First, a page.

CEDAR RAPIDS — Several contractors have earned bonuses for wrapping up Cedar Rapids road projects, or portions of them, before kids return Monday to the community’s schools.
Cedar Rapids often includes incentives — and disincentives — in contracts for projects near schools as a lever to encourage the work gets done on time and to minimize traffic snarls as school buses, pedestrians and car pools arrive.
“We use incentives as a motivational tool,” said Justin Holland, Cedar Rapids construction manager. “In the construction world, we do a lot to encourage contractors to work longer hours to get the work done. It’s a way to offset costs for them.”
He noted there’s typically a cap on an incentive, while disincentives have no cap and the amount levied against the contractor typically accumulates each day.
Motorists were met with orange cones and lane closures around several schools in recent months. Utility repair work on Wiley Boulevard NW near Hoover Elementary, 4141 Johnson Ave. NW, had closed traffic for part of the summer. That wrapped up last week — meaning parents, students and teachers should have a relatively clear path back to the classroom.
“We are really aware of the school year and the start dates,” said Emily Breen, a spokeswoman for the public works department. “We try to keep that in mind as we stage the projects and timelines.”
Cedar Rapids engineers work to schedule road projects — or at least phases of them — to avoid the school year, such that work often begins as soon as school lets out and wraps up moments before the doors reopen at the end of the summer, she said.
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Motorists and pedestrians headed to Hoover had to learn a new roundabout at Wiley and Johnson during the last school year. The last part of a major reconstruction on Johnson, which still has Johnson closed at Jacolyn Drive NW, should be complete by the end of September.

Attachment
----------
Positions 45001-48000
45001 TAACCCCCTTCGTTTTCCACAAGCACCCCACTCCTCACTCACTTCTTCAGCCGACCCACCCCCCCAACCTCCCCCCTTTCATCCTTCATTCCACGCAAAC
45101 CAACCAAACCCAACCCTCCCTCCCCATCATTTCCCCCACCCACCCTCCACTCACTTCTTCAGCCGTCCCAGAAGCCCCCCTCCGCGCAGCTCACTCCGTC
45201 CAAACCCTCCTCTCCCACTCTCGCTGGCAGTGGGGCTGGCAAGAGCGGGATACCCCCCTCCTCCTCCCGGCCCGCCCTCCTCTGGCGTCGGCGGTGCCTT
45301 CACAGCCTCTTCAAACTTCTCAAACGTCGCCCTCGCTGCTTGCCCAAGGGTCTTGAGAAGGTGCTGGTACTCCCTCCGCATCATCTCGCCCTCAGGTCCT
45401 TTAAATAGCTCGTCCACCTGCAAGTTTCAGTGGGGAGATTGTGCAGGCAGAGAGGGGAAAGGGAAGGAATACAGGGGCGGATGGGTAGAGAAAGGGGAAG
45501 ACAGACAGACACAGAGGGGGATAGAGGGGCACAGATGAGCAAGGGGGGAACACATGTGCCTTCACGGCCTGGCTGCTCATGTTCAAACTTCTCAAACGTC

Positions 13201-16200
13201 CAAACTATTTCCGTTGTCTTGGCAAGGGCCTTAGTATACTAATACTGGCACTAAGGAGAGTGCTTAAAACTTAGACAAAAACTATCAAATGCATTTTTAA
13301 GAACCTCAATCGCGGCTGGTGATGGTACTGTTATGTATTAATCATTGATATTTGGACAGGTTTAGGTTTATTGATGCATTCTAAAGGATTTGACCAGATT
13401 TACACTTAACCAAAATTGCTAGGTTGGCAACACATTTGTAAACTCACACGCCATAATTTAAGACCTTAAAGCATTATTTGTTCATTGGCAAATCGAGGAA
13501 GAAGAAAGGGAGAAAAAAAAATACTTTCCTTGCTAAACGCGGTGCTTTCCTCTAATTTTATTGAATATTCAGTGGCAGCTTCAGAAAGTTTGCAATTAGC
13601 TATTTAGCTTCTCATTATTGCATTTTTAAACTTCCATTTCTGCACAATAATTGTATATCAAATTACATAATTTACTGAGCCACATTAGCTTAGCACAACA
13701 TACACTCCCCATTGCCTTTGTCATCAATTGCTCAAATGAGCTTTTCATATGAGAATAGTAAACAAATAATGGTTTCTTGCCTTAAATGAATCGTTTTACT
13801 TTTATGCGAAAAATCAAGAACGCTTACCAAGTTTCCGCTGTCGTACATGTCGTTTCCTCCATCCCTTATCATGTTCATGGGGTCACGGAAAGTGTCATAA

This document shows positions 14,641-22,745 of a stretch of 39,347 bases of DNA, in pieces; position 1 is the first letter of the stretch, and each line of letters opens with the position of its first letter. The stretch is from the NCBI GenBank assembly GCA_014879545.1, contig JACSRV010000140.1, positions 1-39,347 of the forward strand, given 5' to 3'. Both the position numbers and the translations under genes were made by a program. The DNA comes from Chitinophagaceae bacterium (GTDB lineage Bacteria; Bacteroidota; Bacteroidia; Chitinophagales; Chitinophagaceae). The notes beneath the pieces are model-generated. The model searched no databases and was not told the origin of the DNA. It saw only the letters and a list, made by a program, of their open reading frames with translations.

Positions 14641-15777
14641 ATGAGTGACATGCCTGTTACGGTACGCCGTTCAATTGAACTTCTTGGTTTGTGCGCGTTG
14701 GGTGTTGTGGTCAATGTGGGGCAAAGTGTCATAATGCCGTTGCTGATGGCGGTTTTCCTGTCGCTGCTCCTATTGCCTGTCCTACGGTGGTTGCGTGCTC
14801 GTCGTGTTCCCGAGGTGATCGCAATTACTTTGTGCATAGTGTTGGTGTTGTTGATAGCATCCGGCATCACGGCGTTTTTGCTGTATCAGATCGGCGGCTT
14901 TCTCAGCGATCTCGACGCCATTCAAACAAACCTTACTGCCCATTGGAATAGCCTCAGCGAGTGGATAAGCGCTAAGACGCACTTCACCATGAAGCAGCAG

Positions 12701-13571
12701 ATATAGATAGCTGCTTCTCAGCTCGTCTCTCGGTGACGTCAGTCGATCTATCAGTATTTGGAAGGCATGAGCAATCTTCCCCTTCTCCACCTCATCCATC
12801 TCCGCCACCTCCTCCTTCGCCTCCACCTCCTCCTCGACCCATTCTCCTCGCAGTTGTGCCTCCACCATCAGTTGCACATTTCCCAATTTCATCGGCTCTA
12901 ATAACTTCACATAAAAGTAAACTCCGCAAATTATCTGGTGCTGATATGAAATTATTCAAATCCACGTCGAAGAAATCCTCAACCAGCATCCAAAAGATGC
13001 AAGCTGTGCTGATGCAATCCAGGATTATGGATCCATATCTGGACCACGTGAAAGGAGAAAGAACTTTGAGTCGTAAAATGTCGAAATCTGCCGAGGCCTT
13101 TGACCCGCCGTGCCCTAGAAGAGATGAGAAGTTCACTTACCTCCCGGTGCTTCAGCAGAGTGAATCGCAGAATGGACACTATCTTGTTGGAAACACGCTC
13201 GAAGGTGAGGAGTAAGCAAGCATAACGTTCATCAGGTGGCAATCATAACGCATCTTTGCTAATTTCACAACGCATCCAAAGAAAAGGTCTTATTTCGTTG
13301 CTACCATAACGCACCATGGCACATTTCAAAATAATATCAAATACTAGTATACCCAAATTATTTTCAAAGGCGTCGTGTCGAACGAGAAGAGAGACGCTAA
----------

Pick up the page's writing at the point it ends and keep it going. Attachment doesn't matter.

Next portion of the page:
Other road projects around schools include:
• McKinley Middle School, 620 10th St. SE: Pavement work has been completed so vehicle travel lanes have reopened, but installation of brick pavers, landscaping, and sidewalk walk repairs continue. Most sidewalks are closed, although students can still the school by a sidewalk near Mount Vernon Road and 10th Street SE.
• Coolidge Elementary School, 6225 First Ave. SW: Milling and resurfacing on First Avenue SW has been completed and lanes are open.
• Taft Middle School, 5200 E Ave. NW, and Truman Elementary, 441 W Post Rd. NW: Lanes have reopened following the installation of a roundabout at E Avenue and Stoney Point Road NW and modernizing E Avenue.
• St. Pius X School, 4901 Council St. NE: Lane closures on Council Street remain in place while reconstruction work continues. St. Pius can be reached via Collins Road NE, but not from 42nd Street NE. Work is expected to continue through late fall.
Contractors on the E Avenue, 10th Street and Johnson Avenue projects have met the terms for completion incentives, which they would receive at the conclusion of the project, Holland said.
For the 10th Street project, contractor Pirc Tobin will receive a $30,000 reward for having the road open before the start of the school year.
Pirc Tobin is slated to receive a $20,000 bonus for the Council Street project tied to the school year and special events like St. Pius Festival. Pirc Tobin has met three requirements including maintaining access from Collins Road while school is in session, allowing access via two driveways during the festival, and opening the main school driveway in time for school.
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Boomerang Corp. is slated to receive up to a $25,000 incentive for completing the roundabout at Wiley and Johnson in time for school in 2018.
Rathje Construction is due a $100,000 bonus for completing the E Avenue roundabout before the start of school. Rathje would have faced a $2,500 per day fine for missing the deadline.
“Projects can have many incentives tied to them,” Breen said in an email. “Some of them are to help ensure school access remains open, others are for the greater community benefit of truncating construction days and having the road opened again as soon as possible.”
As an example, Breen said, the Johnson Avenue project also has incentives to help motivate the contractor to complete other portions not directly tied to school access earlier.
Scott Olson, a City Council member and chairman of the infrastructure committee, noted the effort made on summer projects to finish work near schools first and then move on to areas. He said people should not have much confusion getting to school, although in some cases may need a little more time.
“It’s very difficult to be able to complete a project in three months,” Olson said.
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